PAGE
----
Ann Sentilles has an interesting post on her blog, The Third Third, about the phenomenon of adult children moving back in with their parents, due to the tough economy. She's writing off a New York Times story, saying it that piece "should, probably make us all stop and think about what we're willing to do under the aegis of 'family' and what's healthy and what's not." See Caught in the Safety Net for the NYT story. Go to the blog section of The Third Third to see what Ann and her readers have to say on the subject.
Come to think of it, I was one of those bratty returnees who lived with (or off) my parents for a period of about six months, long ago. Yes, they provided a safety net, and I would never deny how grateful I was for their support. But, in my case, those few months reflected the most compassionate parenting they ever provided to either me or my brother since our birth, and luckily for me, they did it when I really, really needed it.
The week of my 30th birthday, I arrived at my parents’ home dangerously thin, battered and bruised, carrying my 20-month-old son. It wasn’t my choice to move back in with them, but I had run from a dangerous situation, had no money and no other choices. Believe me, I had already surveyed friends with spare rooms, and no one was willing to take us in. That’s what parents are for, they said.
It wasn’t easy for me to ask for help, since I had fled their home when I was 17 and married – against all their good advice – at 19. Now, here I was knocking on their door.
At first, living with my folks was like being on a very low-budget vacation. The two of them scurried around trying to make the baby and me comfortable. They let me sleep. They bought a stroller. They showed us around the town they had just moved to, and introduced me to some of their friends. My dad built a sandbox in the back yard. My mother talked about quitting her job, so she could “help with the baby.”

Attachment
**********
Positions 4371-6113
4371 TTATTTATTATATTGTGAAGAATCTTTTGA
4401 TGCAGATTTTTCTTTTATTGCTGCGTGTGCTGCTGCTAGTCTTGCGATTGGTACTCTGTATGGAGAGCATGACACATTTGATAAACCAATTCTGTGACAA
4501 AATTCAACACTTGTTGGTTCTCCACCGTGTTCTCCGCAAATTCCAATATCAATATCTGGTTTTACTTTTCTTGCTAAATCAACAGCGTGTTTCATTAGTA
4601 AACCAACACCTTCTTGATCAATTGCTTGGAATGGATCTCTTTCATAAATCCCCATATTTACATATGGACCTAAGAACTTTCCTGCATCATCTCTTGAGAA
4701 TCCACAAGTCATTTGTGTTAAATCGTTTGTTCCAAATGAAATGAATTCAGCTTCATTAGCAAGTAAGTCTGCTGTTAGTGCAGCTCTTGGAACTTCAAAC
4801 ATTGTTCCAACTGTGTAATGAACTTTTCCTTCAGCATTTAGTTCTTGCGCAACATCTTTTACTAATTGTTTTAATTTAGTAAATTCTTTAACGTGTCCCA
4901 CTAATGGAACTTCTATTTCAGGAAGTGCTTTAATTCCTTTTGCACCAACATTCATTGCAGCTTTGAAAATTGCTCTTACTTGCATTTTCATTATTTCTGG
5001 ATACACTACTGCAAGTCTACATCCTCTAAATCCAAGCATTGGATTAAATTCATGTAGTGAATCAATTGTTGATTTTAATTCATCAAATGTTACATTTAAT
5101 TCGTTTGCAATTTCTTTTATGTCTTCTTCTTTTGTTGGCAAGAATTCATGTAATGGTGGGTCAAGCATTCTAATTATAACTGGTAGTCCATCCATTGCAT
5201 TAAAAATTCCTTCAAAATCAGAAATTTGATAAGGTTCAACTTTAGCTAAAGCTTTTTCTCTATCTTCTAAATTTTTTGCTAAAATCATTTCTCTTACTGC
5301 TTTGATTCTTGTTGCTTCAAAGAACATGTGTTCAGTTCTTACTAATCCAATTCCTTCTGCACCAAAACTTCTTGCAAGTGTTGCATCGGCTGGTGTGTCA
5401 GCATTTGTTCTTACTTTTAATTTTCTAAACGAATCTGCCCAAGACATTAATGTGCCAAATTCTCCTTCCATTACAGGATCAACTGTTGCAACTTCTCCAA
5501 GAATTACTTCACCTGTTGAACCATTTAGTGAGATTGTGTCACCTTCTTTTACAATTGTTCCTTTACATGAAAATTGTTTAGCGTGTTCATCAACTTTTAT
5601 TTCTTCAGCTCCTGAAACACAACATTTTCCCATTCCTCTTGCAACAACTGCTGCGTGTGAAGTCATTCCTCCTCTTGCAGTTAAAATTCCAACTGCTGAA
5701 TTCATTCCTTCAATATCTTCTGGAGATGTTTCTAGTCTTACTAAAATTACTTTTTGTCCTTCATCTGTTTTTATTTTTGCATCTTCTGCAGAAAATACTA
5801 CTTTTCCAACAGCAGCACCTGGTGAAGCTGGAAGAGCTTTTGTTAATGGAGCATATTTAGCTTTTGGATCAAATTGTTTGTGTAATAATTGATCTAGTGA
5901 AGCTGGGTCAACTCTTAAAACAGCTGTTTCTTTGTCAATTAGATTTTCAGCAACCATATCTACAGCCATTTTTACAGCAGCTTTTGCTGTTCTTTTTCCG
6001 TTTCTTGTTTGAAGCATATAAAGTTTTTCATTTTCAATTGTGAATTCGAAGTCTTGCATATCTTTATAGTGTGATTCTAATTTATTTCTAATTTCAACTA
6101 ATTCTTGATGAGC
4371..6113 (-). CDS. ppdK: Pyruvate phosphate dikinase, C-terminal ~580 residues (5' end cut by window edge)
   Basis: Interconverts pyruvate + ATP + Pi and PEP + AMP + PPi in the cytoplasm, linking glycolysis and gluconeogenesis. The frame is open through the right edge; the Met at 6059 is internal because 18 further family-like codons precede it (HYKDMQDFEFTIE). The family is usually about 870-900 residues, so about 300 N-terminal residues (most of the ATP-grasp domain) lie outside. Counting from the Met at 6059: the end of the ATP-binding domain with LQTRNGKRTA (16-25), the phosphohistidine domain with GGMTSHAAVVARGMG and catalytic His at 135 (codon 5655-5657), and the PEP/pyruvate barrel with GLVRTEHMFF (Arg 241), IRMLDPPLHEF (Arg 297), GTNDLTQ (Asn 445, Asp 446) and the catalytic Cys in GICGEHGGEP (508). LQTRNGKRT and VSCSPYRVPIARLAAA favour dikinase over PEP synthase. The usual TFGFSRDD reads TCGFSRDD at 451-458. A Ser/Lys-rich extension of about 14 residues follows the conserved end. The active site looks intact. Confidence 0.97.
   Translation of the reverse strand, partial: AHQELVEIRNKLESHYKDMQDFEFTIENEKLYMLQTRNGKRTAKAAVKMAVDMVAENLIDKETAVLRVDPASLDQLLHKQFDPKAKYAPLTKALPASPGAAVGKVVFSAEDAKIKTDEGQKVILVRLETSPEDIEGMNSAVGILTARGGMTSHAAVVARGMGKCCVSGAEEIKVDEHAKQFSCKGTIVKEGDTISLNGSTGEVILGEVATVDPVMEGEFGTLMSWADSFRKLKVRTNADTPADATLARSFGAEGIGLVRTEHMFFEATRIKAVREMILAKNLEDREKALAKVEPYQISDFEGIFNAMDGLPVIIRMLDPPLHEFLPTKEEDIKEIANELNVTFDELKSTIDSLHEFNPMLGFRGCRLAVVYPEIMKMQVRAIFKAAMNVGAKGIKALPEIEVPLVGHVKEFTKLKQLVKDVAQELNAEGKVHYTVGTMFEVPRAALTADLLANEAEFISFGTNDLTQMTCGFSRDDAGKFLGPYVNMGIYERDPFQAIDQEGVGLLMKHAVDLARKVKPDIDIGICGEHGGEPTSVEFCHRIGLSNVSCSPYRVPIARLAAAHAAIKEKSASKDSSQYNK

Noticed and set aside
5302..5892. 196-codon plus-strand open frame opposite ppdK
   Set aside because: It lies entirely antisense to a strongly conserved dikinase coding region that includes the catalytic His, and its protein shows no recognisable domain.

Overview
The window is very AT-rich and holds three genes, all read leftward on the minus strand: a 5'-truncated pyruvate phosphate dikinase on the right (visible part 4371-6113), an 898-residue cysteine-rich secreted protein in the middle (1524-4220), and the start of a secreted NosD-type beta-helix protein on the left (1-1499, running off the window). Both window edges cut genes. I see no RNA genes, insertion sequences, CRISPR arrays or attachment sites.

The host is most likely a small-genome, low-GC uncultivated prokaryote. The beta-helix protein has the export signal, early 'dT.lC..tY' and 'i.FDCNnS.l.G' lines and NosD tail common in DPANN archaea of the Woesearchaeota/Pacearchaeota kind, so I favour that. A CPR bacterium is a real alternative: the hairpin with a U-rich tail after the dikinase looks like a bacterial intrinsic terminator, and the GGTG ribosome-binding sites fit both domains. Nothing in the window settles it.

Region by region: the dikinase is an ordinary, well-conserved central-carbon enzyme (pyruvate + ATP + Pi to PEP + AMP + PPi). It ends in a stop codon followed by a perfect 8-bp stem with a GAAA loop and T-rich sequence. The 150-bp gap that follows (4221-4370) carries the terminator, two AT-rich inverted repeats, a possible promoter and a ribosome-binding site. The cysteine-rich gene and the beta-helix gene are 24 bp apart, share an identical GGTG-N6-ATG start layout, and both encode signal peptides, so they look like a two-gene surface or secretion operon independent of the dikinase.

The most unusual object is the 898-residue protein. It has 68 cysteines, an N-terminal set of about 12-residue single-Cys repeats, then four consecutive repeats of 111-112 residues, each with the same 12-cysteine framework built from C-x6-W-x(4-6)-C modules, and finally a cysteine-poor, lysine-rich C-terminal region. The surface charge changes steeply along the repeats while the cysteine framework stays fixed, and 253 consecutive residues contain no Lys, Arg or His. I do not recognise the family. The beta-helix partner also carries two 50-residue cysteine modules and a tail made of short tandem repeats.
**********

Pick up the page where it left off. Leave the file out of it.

Mostly, I remember feeling somewhat horrified, like I had moved into an assistant living center and my parents were recreation directors. Thinking back, I realize they both were in their late 50s, and still very much in the workforce. At 30, you don't know much.
For the first few months, my mom and dad provided a room, food and disposable diapers with the understanding that, as soon as I had income, I would pay for my own stuff and chip into the general fund. Until then, I offered to cook and clean, do laundry, run errands, take them to and pick them up from work, and do anything else they needed. I expected them to be happy with that. They weren’t. They let me do the errands and driving, but they didn’t like my cleaning technique or the (organic) food I cooked. So, I just kept out of their hair.
Soon after my boy and I got there, I went into high gear, knowing our days at their home were numbered. Got a haircut, driver’s license, library card, babysitter, promise of a job, all in the first 6-8 weeks. After that, we left for three months so I could finish graduate school with some money I borrowed from my dad (and paid back as soon as I began teaching the next fall). The baby and I shared a dorm room and ate in the dining hall, while I studied and worked on my master’s thesis. Then, it was back to the folks’ and the start of a full-time teaching job.
A little over three months into that job, my mother announced it was time for us to leave. She told me this around Christmas, setting February 1 as our drop-dead moving date. I was shocked, but understood their need to regain control over their living space. Not that we were really hard on it. I had borrowed an old car from a friend, took the baby to a babysitter every day (even though my mother had quit her job to help), and made monthly contributions of almost half my paycheck to the food/shelter fund. I thought we were leaving a pretty light footprint, but I guess not. They needed their space. It was understandable.
Until she died last year, my mother told the story over and over again about how she “almost raised” my son. After all, he lived in their house when he was a baby!
That’s not how I remember it, but, hey, whatever floats your boat. Thanks, Mom and Dad!